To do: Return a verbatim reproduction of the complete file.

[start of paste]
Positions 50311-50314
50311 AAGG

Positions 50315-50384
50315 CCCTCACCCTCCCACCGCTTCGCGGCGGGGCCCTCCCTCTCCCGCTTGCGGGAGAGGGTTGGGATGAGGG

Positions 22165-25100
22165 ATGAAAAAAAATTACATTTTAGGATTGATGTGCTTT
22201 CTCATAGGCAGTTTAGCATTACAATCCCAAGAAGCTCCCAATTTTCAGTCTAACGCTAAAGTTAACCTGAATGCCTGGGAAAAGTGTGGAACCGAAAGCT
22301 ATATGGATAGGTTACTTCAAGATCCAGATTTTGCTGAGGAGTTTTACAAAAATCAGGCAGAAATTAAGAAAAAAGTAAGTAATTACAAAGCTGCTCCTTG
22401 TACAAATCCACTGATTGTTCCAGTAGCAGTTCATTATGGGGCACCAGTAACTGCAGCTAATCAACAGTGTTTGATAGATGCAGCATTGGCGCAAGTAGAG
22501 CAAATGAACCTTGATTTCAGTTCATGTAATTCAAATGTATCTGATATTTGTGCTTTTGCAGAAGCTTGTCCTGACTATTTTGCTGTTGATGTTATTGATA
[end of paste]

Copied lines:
Positions 50311-50314
50311 AAGG

Positions 50315-50384
50315 CCCTCACCCTCCCACCGCTTCGCGGCGGGGCCCTCCCTCTCCCGCTTGCGGGAGAGGGTTGGGATGAGGG

Positions 22165-25100
22165 ATGAAAAAAAATTACATTTTAGGATTGATGTGCTTT
22201 CTCATAGGCAGTTTAGCATTACAATCCCAAGAAGCTCCCAATTTTCAGTCTAACGCTAAAGTTAACCTGAATGCCTGGGAAAAGTGTGGAACCGAAAGCT
22301 ATATGGATAGGTTACTTCAAGATCCAGATTTTGCTGAGGAGTTTTACAAAAATCAGGCAGAAATTAAGAAAAAAGTAAGTAATTACAAAGCTGCTCCTTG
22401 TACAAATCCACTGATTGTTCCAGTAGCAGTTCATTATGGGGCACCAGTAACTGCAGCTAATCAACAGTGTTTGATAGATGCAGCATTGGCGCAAGTAGAG
22501 CAAATGAACCTTGATTTCAGTTCATGTAATTCAAATGTATCTGATATTTGTGCTTTTGCAGAAGCTTGTCCTGACTATTTTGCTGTTGATGTTATTGATA